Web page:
SSLA is a type of ML technique that is useful when the number of labeled instances is limited. The aim of SSLA is to combine labeled and unlabeled data to create better learners.
The SSLA has been used to evaluate different applications, such as software fault detection, text classification, spam email detection, quantitative structure-activity modeling, and so forth.
The SSLA was chosen to solve the Twitter spam drift problem for several reasons. First, the SSLA uses a combination of labeled and unlabeled data at the same time.
Second, SSLA is more applicable than supervised learning approaches when the amount of unlabeled data is huge. This attribute is very important when dealing with changed spam tweets.
Third, the SSLA lowers the effort of labeling a large dataset, which is very expensive and time-consuming, while maintaining high accuracy rates.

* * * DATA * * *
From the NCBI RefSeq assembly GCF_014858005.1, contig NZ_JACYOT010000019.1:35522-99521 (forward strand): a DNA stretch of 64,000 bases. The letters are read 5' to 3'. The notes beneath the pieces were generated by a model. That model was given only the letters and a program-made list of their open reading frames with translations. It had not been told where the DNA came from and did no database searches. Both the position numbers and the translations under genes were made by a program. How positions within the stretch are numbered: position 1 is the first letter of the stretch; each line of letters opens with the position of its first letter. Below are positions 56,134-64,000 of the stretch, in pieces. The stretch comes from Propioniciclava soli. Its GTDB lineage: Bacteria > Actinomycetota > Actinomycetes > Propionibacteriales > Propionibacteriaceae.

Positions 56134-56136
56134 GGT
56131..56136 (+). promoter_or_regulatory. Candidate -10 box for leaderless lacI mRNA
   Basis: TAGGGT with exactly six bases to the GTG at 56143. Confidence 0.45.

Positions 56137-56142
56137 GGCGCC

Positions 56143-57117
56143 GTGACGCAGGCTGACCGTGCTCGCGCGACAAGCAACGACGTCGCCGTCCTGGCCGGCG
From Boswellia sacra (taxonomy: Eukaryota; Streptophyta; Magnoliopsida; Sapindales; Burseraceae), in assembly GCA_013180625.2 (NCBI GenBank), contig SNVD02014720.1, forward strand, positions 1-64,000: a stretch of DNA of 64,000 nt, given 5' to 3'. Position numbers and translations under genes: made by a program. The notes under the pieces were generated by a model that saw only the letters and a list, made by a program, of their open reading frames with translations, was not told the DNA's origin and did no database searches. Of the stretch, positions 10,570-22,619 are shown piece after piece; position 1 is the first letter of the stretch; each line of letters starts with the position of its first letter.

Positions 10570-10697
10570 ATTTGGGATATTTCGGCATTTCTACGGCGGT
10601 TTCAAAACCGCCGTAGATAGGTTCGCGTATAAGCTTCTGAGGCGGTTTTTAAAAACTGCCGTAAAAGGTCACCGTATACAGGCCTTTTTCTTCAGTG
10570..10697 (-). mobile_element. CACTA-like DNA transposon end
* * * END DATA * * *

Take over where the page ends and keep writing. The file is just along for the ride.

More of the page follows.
A. Data Collection
Live data is streamed from twitter through API. The dataset is collected with particular hashtag. The imported data is stored in json file format for further processing. The hashtag can be changed by user for any specific handle to retrieve the dataset.
B. Data Preprocessing
The dataset imported in json format is considered for further processing. The dataset is extracted only few important columns for the study. The dataset is split into D1 and D2, where is marked to be labeled dataset with the following rules. The user is considered to be genuine, if Followers count >30, Number of Tweets posted >50 and Number of tweets liked >0, else the user is considered to Spam user. With this labeled dataset D1, we used KNN algorithm to create the labeled dataset of D2. Then D1 and D2 is combined to get the final dataset.